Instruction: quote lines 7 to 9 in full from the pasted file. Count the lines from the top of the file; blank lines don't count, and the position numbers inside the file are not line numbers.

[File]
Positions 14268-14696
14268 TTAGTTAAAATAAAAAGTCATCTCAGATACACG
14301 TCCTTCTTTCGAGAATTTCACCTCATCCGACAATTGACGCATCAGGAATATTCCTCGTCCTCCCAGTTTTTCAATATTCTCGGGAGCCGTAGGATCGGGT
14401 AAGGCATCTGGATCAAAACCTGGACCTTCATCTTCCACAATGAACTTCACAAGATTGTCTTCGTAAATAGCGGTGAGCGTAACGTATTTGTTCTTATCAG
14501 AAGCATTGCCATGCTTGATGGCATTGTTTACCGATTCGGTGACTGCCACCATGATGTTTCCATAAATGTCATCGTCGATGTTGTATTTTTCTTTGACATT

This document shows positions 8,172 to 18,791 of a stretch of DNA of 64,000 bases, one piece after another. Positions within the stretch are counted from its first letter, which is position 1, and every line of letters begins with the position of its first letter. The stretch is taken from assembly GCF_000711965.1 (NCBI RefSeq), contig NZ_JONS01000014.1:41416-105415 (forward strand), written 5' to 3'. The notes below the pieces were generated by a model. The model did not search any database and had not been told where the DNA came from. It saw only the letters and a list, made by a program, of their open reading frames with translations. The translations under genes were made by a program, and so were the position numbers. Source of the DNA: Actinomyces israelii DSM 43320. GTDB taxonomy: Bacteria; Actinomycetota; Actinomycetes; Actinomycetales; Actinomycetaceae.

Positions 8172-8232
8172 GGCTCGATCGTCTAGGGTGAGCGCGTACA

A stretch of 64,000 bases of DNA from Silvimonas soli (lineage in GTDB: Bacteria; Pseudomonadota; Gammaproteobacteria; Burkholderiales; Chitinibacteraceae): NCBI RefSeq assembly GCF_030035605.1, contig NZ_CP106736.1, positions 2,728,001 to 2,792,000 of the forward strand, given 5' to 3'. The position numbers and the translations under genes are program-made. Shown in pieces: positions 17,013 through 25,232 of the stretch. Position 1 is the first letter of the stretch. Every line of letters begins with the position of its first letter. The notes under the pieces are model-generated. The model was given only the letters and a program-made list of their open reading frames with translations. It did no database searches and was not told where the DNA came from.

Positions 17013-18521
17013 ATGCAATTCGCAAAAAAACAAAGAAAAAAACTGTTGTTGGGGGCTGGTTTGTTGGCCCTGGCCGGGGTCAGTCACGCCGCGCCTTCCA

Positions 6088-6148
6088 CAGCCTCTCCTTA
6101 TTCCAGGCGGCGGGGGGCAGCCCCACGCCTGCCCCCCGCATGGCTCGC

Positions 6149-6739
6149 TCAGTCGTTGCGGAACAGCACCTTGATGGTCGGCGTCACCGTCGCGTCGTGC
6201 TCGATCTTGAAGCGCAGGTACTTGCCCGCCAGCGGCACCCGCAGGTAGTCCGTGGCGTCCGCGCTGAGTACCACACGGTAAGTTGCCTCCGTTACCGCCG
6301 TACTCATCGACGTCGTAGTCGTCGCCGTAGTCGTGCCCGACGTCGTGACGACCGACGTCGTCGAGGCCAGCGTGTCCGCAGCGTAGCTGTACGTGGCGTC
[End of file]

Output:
Positions 8172-8232
8172 GGCTCGATCGTCTAGGGTGAGCGCGTACA

A stretch of 64,000 bases of DNA from Silvimonas soli (lineage in GTDB: Bacteria; Pseudomonadota; Gammaproteobacteria; Burkholderiales; Chitinibacteraceae): NCBI RefSeq assembly GCF_030035605.1, contig NZ_CP106736.1, positions 2,728,001 to 2,792,000 of the forward strand, given 5' to 3'. The position numbers and the translations under genes are program-made. Shown in pieces: positions 17,013 through 25,232 of the stretch. Position 1 is the first letter of the stretch. Every line of letters begins with the position of its first letter. The notes under the pieces are model-generated. The model was given only the letters and a program-made list of their open reading frames with translations. It did no database searches and was not told where the DNA came from.